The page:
The King had so nicely calculated the time and the distance, that, as the procession left by one side of the square, he entered by the other in a coach, followed by his Spanish and German guard and by the hundred noble archers. The King went towards the altar and the Legate came to meet him, taking off his hat and the hood of his cloak; to which D. Philip replied by bowing, hat in hand.

Then there passed between the two many polite words of welcome, and then D. Philip and D. John of Austria mounted their horses, and the Legate a beautiful mule, with cloth of crimson velvet, a present from the city, and they went together to St. Mary's to sing a Te Deum and announce the arrival of the Legate.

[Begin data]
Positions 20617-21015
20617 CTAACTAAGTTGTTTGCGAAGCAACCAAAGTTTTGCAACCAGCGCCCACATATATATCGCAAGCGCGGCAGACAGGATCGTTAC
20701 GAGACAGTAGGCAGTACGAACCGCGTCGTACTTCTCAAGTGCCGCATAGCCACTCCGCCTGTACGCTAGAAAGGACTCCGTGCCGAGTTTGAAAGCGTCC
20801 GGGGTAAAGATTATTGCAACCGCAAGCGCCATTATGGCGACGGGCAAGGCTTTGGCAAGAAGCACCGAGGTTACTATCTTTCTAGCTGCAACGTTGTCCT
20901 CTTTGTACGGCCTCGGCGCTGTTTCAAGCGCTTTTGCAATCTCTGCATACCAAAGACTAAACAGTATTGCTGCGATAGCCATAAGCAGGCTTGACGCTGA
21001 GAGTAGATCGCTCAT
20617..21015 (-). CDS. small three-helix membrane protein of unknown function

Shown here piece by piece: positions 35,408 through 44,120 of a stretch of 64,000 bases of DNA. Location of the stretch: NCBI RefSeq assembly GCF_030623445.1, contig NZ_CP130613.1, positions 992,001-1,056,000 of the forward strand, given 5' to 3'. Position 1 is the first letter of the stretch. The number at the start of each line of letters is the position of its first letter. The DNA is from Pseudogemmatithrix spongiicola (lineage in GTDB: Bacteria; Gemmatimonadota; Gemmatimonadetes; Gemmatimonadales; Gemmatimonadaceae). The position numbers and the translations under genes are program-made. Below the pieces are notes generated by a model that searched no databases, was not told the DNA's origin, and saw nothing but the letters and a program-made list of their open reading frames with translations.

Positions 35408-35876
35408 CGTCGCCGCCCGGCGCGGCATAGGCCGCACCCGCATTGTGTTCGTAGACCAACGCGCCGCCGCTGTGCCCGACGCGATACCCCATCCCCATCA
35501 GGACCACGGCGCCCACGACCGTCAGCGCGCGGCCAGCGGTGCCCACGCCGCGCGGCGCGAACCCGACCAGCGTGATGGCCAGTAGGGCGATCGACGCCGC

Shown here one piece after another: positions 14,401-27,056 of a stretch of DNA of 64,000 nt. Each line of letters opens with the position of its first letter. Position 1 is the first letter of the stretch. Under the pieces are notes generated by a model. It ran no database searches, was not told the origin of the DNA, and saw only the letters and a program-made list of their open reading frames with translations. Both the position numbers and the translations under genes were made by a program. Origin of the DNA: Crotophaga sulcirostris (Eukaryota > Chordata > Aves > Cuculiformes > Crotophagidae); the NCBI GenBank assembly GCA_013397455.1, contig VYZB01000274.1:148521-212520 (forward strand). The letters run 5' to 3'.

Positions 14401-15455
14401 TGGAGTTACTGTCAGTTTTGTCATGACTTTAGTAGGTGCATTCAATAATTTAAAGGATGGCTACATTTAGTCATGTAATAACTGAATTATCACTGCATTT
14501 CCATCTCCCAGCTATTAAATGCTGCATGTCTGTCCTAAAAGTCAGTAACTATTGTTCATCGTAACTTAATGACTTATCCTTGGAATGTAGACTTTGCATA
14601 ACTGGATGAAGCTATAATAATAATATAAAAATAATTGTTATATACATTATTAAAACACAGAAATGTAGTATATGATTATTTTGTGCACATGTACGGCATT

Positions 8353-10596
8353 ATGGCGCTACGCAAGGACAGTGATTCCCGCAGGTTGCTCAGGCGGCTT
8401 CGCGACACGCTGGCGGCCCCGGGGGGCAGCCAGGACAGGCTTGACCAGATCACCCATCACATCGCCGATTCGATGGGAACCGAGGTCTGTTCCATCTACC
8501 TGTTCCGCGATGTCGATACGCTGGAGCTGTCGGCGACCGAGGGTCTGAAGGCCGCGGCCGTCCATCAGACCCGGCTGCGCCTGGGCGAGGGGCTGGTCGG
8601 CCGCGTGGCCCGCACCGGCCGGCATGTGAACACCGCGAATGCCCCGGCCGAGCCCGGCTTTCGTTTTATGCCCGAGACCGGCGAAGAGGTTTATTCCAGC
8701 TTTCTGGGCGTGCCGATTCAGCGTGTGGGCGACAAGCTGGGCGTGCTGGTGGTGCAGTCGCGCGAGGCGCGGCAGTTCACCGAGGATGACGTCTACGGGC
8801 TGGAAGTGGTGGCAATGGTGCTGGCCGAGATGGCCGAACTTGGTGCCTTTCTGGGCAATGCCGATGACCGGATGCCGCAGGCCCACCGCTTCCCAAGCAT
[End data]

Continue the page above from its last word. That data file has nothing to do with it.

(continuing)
Twelve trumpeters headed the march with the attendants; two spare horses covered with crimson velvet with fringes and trimmings of gold, with saddles and saddle-cloths and bridles of great value; the family, attendants and retainers, lackeys and pages with their bags of crimson velvet embroidered with gold. The household of the Legate and then that of the Alcaides de Corte, many private gentlemen and members of the Orders, gentlemen purveyors and of the bedchamber, and a great concourse of nobles and native and foreign gentlemen. Then followed the Masters of the Horse and Stewards of the King, Queen, Princess, and of D. John of Austria, and mixing among them, in different lines, gentlemen and prelates who had come with Cardinal Alexandrino.